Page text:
Since the publication of RFC 2186, a number of experimental opcodes and flags have been added to ICP. These were generally added so specific software developers could implement new features for their products.
Mirror Image Internet designed a web caching product that operates in a cluster configuration. Each node in the cluster knows, or remembers, which objects are stored by each neighbor. Thus, instead of returning an ICP miss message, a cache may be able to say, “I don’t have this object, but I know who does.” In other words, a cache provides a pointer to an object located in a neighbor cache. Mirror Image has proposed some experimental ICP opcodes and features to implement these features.
To indicate its support for the pointer features, an ICP client sets the ICP_FLAG_POINTER bit (0x20000000) in the Options field of a query message. An ICP server then sends a MISS_POINTER message instead of a MISS if the option bit is set and it knows of a neighbor cache that holds the requested object. The payload of the MISS_POINTER message is a list of IPv4 addresses, one for each neighbor cache that has the object. The payload does not include the URL because the ICP client should be able to determine the URL from the ICP reply’s Reqnum field.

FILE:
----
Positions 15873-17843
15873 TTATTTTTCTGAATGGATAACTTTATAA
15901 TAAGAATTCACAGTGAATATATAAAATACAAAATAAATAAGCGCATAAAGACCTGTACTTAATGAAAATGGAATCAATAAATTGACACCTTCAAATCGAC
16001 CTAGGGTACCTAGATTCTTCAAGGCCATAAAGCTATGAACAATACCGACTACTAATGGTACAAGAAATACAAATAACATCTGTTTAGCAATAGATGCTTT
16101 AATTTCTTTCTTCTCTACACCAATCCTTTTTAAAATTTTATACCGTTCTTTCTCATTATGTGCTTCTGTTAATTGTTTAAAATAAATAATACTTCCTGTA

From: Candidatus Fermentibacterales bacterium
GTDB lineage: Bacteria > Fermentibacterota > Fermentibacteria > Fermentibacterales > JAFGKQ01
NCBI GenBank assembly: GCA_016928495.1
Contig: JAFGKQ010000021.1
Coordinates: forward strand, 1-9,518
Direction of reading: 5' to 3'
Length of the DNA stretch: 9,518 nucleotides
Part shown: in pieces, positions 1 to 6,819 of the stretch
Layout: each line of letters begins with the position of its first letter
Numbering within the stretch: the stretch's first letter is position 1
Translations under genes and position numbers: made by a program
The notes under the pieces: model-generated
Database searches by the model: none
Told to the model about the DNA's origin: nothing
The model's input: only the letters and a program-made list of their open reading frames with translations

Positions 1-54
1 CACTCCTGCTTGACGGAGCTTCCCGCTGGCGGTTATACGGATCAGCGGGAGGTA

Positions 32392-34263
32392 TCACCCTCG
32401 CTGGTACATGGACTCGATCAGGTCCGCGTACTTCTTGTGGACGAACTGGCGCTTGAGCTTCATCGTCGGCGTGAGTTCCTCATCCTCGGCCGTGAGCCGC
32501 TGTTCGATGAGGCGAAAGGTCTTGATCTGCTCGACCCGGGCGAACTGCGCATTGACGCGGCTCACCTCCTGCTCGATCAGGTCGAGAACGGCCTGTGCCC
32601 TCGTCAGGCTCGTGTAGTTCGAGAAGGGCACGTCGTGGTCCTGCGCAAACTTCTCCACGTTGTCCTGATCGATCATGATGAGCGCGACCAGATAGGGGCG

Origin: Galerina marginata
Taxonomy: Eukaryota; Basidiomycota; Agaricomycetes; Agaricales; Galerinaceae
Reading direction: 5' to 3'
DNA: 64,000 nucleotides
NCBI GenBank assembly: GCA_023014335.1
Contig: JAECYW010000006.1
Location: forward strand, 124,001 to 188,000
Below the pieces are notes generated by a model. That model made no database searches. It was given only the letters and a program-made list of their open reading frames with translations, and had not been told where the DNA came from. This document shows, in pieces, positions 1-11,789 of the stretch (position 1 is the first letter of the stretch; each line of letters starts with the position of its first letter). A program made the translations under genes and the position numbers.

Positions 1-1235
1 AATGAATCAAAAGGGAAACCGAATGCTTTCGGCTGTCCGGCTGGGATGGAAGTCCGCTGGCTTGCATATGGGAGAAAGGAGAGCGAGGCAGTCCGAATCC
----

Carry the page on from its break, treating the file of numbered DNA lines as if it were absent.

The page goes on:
ICP pointers and other types of distributed cache directories do not address permission and authorization issues. A directory may tell client A that cache B has a ...